Rosenfeld said that he and his colleagues have significantly improved the performance of TAm-Seq through changes in sample preparation, sequencing chemistry, and data analysis. He declined to say which target amplification and sequencing platforms the company currently uses, saying that "we retain the flexibility to choose our technologies for the needs of the hour."
"Each project, depending on the questions you are asking of the circulating tumor DNA genome, may have specific needs, and we will customize the platform to that," Stocum said.
For clinical applications, it is "not always justified to go to the extremes of sensitivity," Rosenfeld said, because of cost or other constraints. "Work in the past few years has demonstrated that even with limited sensitivity, especially in the advanced cancers, where the most imminent clinical applications are, you can generate quite a lot of useful data."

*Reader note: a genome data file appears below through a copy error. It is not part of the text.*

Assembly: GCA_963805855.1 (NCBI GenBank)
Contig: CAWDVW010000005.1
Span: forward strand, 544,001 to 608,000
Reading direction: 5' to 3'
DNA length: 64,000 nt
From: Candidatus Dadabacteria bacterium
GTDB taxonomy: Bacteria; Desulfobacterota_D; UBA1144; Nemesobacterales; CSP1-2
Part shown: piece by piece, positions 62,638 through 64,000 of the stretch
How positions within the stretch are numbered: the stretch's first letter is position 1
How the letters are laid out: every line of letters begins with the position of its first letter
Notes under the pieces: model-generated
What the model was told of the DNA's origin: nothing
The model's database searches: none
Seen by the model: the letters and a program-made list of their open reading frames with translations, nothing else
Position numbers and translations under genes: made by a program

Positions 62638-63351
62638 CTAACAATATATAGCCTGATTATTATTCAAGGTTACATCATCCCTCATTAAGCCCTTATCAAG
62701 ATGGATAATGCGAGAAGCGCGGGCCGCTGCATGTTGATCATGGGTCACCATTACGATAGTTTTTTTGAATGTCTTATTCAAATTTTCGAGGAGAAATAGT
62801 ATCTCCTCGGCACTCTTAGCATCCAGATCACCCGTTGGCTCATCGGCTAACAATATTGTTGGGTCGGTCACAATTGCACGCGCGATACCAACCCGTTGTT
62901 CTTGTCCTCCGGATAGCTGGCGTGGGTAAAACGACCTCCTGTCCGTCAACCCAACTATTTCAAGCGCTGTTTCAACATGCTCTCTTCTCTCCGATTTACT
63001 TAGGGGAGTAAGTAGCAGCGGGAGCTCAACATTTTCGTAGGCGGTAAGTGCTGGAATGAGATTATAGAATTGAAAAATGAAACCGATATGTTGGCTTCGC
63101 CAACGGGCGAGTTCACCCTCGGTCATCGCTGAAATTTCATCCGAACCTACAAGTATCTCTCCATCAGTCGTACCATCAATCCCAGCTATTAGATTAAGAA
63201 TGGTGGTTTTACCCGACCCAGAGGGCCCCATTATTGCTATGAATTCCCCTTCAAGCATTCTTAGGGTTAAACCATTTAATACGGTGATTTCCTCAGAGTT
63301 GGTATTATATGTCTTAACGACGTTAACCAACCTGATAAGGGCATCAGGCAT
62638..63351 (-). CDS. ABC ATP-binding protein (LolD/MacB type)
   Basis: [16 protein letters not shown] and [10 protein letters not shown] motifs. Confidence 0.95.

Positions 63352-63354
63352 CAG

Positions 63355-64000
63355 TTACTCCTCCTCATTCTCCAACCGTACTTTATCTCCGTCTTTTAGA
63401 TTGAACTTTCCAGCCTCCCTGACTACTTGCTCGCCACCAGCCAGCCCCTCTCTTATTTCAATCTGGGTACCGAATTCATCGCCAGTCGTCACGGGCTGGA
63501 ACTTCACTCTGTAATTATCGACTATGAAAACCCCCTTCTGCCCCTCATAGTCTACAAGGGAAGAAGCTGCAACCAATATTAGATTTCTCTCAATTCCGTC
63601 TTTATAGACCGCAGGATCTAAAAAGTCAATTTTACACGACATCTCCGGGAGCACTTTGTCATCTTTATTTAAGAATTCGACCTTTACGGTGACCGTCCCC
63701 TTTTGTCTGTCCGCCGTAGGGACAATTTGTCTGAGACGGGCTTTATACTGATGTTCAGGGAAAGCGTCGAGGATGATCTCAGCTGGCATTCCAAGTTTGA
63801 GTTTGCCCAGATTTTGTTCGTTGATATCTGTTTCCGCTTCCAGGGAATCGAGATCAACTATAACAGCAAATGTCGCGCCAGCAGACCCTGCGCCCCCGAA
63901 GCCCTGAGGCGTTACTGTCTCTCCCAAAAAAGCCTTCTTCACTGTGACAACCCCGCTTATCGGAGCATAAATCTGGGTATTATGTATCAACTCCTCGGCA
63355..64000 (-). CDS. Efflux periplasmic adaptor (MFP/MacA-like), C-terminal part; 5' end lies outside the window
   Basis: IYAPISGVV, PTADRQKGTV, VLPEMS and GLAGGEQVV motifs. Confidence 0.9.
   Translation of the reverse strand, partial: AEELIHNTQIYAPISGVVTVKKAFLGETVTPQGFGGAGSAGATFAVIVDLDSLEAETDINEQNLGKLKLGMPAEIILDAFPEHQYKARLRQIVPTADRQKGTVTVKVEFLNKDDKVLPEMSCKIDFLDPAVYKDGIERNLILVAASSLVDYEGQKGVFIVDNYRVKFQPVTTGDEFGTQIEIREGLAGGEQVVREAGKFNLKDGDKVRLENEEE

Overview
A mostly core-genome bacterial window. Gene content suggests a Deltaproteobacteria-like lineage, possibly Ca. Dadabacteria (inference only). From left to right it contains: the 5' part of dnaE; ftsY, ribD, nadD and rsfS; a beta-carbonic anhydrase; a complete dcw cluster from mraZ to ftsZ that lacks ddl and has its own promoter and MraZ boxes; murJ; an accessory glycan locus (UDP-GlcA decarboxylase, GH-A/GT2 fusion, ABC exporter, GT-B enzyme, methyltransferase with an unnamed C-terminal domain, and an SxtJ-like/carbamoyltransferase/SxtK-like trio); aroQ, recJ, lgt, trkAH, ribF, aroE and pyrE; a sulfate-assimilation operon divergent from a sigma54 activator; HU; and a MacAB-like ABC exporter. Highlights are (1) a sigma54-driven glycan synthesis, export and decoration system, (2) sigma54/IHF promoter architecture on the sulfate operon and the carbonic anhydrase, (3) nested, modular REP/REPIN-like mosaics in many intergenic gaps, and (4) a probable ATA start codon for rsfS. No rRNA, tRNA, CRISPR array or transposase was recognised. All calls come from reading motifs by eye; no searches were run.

Inivata is now trying to find areas of clinical need "where providing this type of information is going to help the clinician take action," Stocum said, either to help select the best therapy or to monitor response to therapy.
In principle, the technology could be applied to any kind of solid tumor where information that is not readily accessible from the tumor itself or its metastases can be extracted from ctDNA. The company has surveyed several solid tumor types and their ctDNA levels and plans to start with four to five different types, he said.
One possible application is in lung cancer, which often develops therapy resistance and where it is difficult to obtain frequent biopsies, he said.
It is unclear yet how Inivata will eventually commercialize its assays. "Based on the applications and tumor types and the indications for use, we will go accordingly in terms of the commercial model," Stocum said. The company could provide testing as a service or sell in vitro diagnostic kits, he added.